Amino Acid Molecular Structures
 Elmhurst College
Amino Acid Structures Reactions  Chemistry Department
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Amino Acids - Introduction


Proteins are probably the most important class of biochemical molecules, although of course lipids and carbohydrates are also essential for life. Proteins are the basis for the major structural components of animal and human tissue.

Proteins are natural polymer molecules consisting of amino acid units. The number of amino acids in proteins may range from two to several thousand.

Amino Acids:

Although we are studying only about 20 amino acids, there are about six more found in the body. Many others are also known from a variety of sources. Amino acids are the building blocks used to make proteins and peptides. The different amino acids have interesting properties because they have a variety of structural parts which result in different polarities and solubilities.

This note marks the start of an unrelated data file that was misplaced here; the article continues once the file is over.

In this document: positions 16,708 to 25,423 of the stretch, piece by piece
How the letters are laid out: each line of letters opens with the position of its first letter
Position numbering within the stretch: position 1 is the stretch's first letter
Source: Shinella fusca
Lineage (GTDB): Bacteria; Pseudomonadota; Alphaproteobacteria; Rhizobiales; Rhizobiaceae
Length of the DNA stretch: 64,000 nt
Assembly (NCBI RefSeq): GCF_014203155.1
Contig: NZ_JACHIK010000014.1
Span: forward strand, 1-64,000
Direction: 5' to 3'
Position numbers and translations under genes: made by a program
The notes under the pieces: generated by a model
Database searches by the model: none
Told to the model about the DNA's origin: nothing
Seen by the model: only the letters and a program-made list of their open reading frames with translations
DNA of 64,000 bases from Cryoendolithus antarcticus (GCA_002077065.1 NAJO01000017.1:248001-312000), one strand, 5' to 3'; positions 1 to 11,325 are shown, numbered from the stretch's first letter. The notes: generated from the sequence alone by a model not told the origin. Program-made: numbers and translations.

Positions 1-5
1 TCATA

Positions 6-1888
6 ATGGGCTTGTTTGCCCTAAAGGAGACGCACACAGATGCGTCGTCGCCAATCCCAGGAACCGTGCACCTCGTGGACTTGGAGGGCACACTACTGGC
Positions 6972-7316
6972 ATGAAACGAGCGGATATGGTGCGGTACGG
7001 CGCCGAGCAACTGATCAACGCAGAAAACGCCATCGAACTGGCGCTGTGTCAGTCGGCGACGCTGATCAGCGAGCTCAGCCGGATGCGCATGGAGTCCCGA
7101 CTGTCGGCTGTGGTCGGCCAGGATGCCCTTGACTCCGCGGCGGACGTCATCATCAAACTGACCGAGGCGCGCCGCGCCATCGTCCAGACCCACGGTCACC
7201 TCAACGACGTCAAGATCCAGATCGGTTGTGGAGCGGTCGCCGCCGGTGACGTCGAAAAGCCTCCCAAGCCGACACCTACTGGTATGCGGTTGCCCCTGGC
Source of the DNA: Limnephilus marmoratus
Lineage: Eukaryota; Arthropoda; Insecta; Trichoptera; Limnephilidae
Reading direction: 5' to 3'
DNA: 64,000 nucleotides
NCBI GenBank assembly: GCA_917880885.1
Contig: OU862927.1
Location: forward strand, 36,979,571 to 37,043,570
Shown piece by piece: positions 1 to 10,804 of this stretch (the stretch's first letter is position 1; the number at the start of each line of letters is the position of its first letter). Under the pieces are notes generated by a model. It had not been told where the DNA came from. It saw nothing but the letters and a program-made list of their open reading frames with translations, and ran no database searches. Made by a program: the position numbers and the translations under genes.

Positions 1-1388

Each amino acid has at least one amine and one acid functional group as the name implies. See graphic on the left. The different properties result from variations in the structures of different R groups. The R group is often referred to as the amino acid "side chain". Amino acids have special common names, however, a three letter abreviation for the name is used most of the time. Consult the amino acid table on the next page for structure, names, and abbreviations.


Amino acid physical properties indicate a "salt-like" behavior. Amino acids are crystalline solids with relatively high melting points, and most are quite soluble in water and insoluble in non-polar solvents. In solution, the amino acid molecule appears to have a charge which changes with pH.

An intramolecular neutralization reaction leads to a salt-like ion called a zwitterion. The accepted practice is to show the amino acids in the zwitterion form.

(1) The carboxyl group can lose a hydrogen ion to become negatively charged.
(2) The amine group can accept a hydrogen ion to become positively charged.